• How long have you been sticking with this workflow?

Over 10 years.

  • What are the advantages of this workflow?

Super sprint allows me to achieve a lot of things in short time, so I can unplug myself during the rest periods.

  • The biggest pain point in time management right now?

Type A is more difficult to measure the effect of doing something, as it requires manual analysis of ROI for different types of tasks.

Type B lacks visualization of project progress. Zenhub, the closest tool on the market, is too expensive.

Type C is painless. When I find the interest of what I wish to learn, I will have little requirement for time management.

  • The ideal time management workflow is? What kind of tools are needed?

It would be nice to have a good visualization tool that can freely blend different types of above tasks.

  • Can you recommend a book on time management? The one that affected you the most.

The 4-Hour Work Week by Tim Ferris.

--

Dr. Guo is a very productive programmer who has worked for several big tech companies, and has been running her own projects as well. Her ability to control both her own projects and the work of a large company is inseparable from her time management philosophy: using different strategies/approaches. Manage different types of projects while staying calm and relaxed. In the long run, this approach keeps her efficient while keeping herself physically and mentally healthy.

--

If you want to be a part of more discussion, join our Telegraph Group.

If you would like to share your time management insights, please answer a few questions below and email us at post (2) acacess.com and we'll edit and publish.

  • Please introduce yourself briefly.
  • What scenarios does your time management workflow apply to?
  • What tools do you need for your time management workflow?
  • Please briefly describe your time management workflow?
  • How long have you been sticking with this workflow?
  • The advantages of this workflow?
  • The biggest pain point in time management at the moment?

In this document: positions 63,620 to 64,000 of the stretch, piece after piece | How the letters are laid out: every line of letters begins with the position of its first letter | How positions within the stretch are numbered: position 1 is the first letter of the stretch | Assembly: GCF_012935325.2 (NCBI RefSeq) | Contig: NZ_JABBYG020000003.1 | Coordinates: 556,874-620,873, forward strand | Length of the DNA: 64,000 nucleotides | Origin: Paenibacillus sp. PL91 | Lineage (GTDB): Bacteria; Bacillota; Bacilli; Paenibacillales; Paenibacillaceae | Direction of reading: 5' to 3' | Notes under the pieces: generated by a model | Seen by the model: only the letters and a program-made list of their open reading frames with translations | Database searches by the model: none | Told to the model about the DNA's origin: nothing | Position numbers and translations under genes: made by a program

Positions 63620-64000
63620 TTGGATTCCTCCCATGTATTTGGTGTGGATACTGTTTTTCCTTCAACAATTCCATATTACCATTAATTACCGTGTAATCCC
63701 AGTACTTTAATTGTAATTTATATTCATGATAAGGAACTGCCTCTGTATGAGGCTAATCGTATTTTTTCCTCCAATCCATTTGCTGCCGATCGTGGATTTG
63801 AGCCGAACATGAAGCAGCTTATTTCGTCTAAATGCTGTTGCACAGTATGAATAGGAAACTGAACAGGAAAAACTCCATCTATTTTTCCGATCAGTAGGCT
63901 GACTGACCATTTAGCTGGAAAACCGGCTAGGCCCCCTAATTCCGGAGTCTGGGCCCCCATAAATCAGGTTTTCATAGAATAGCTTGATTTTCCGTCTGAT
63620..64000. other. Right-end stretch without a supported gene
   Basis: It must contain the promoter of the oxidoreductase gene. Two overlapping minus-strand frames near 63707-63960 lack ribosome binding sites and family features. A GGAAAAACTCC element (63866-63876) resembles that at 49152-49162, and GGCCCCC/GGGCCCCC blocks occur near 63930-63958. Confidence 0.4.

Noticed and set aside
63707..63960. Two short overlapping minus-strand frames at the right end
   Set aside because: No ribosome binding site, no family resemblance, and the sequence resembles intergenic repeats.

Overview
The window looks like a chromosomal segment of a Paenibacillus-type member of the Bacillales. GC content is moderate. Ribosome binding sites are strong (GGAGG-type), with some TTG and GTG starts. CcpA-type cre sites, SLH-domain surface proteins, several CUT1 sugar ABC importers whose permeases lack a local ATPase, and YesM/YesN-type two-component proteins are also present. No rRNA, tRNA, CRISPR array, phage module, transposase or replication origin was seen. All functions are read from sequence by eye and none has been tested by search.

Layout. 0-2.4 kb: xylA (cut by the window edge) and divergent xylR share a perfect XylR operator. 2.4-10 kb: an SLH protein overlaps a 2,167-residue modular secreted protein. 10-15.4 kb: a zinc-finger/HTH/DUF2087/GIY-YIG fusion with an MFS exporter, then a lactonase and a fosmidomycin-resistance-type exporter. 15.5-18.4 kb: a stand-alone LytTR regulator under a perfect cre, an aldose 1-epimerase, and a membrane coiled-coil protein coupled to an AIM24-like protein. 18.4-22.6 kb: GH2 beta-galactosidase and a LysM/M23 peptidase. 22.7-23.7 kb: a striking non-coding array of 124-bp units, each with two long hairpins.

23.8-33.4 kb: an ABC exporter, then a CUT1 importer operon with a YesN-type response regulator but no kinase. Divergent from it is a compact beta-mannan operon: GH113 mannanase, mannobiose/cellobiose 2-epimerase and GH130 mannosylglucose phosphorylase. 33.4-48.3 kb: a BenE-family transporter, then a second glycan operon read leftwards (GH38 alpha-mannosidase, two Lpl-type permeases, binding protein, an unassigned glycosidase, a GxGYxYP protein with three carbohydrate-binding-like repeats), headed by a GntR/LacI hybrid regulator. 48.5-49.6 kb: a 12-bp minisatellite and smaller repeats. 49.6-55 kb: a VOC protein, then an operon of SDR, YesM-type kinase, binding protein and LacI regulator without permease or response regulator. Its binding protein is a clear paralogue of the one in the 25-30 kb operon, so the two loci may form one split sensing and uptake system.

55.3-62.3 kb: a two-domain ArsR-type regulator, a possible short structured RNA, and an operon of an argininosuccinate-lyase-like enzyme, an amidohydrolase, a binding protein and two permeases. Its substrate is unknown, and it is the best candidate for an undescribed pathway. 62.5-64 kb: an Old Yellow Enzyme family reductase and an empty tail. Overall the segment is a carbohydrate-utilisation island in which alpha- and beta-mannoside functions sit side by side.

• What is the ideal time management workflow? What tools are needed?
  • Can you recommend a book on time management? The one that affected you the most.
  • Can you recommend a friend to share her/his time management tips?
]]>
tag:blog.acacess.com,2013:Post/1559525 2020-06-15T03:59:11Z 2020-06-15T03:59:33Z TMS Interview 005 -- Do not be Too Harsh to Yourself
Q Guo is now at the European headquarters of an FMCG company in Geneva. She has previously worked for the UN, Forbes, Swiss Re and Pengpai. She wants to know a little bit about everything and likes to try and learn new things.
  • What scenarios does your time management workflow apply to?

Life and work.

  • What tools do you need for your time management workflow?

I use google keep

notes for work: scheduling tasks that need to be done.

notes for personal use: personal tasks outside of office hours.

  • Please briefly describe your time management workflow?

I think about what needs to be done and its urgency and importance in each day or time block of each day (like morning/afternoon) level. Of course this is a rather rough judgment, but other factors are also included, such as the complexity of the task and whether I want to do (If one task is what I don't want to do, it will be prioritized. Otherwise the more I put it off, the less wiling I would be to do it).

  1. write down the tasks in order according to the above factors and break up their sub-tasks;
  2. complete the arrangements and tick the completed box;
  3. unfinished tasks will be given higher priority in the next time block, and there is generally more inertia in such tasks, so it is better to finish them soon.
  4. I will also refer to the schedule. Work tasks are scheduled first during work hours, and personal tasks are scheduled when there is extra time.
  • How long have you maintained this workflow?

It feels like I been like this since school. Before that, I used pen and paper, then I used Mac and started using Apple Notes. When I stared working, I found out the OS is Windows. Hence, I switched to a cross-platform tool like Google keep.

  • The advantages of this workflow?

Simple and effective!

  • The biggest pain point in time management right now?

I don't have the means to review my past very precisely with the above approach, I can't use it to analyze my own behavior, so the optimization is not possible.